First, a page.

The most jarring aspect of the pricing is comparing the Bold Metals Collection to the original line. Yes, the new brushes are meant to be "super luxe", but at the end of the day, both are made of synthetic bristles. I personally don't feel that much difference in softness between the Flat Contour Brush and any other brush from the original Real Techniques line once it touches my face, though it might not be the best brush to compare as it's very dense, rather than soft and fluffy. Sure, the design of the brushes offers something new, but even then, the elevated price doesn't seem entirely justified. The rose gold is pretty and the handle does feel heftier and properly weighted, but the material and craftsmanship don't scream to me "extremely high quality", especially with a few noticeable nicks and dents on the edges of the handle.

Put it this way. At $37, which is still the cheapest price I could pay for this brush (and I still had to get my friend to buy it online in the States and bring it back to Australia in her luggage), I could buy a Wayne Goss brush (e.g. Brush 14) from Beautylish that's been handcrafted in Japan by artisans using ultra-soft natural hair. Or I could just stick with something like the Expert Face Brush ($9 USD), rather than spending three times the amount for something not vastly superior in craftsmanship, materials or functionality.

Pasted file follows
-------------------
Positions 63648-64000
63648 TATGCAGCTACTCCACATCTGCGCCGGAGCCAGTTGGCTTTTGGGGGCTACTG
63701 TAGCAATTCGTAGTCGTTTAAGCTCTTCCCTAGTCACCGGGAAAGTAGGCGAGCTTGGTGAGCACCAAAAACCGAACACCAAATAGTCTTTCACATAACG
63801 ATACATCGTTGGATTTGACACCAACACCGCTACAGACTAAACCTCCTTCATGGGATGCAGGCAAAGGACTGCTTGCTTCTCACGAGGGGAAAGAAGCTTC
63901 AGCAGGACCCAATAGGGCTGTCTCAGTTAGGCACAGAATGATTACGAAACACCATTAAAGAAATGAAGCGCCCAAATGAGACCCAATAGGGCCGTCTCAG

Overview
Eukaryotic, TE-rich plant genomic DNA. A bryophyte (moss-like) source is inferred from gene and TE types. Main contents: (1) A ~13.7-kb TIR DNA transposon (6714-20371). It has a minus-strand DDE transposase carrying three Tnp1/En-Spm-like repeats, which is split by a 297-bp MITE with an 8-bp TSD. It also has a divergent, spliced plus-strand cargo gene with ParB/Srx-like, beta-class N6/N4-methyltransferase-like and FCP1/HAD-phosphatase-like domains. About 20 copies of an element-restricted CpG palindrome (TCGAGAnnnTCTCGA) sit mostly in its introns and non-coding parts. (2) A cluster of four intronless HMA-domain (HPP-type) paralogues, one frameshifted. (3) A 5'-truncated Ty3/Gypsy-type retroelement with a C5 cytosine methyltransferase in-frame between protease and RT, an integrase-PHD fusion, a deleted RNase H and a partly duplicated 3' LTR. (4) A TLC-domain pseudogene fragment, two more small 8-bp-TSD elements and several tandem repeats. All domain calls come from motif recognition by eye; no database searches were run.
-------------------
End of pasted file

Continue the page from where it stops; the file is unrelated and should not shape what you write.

Rose gold and contouring brushes ... I'm sensing a trend.

Top to bottom: Real Techniques Flat Contour Brush, Real Techniques Expert Face Brush, Real Techniques Contour Brush, Charlotte Tilbury Powder & Sculpt, Zoeva Face Shape

l-r: Zoeva Face Shape, Charlotte Tilbury Powder & Sculpt, Real Techniques Contour Brush, Real Techniques Expert Face Brush, Real Techniques Flat Contour Brush

Another thing dampening my enthusiasm is I simply did not need this brush in my life. I thought a dedicated contouring brush would be useful, particularly for cream products, but then I had a look at my collection and realised I HAVE BRUSHES FOR THAT ALREADY. And by brushes, I mean four brushes. Minimally.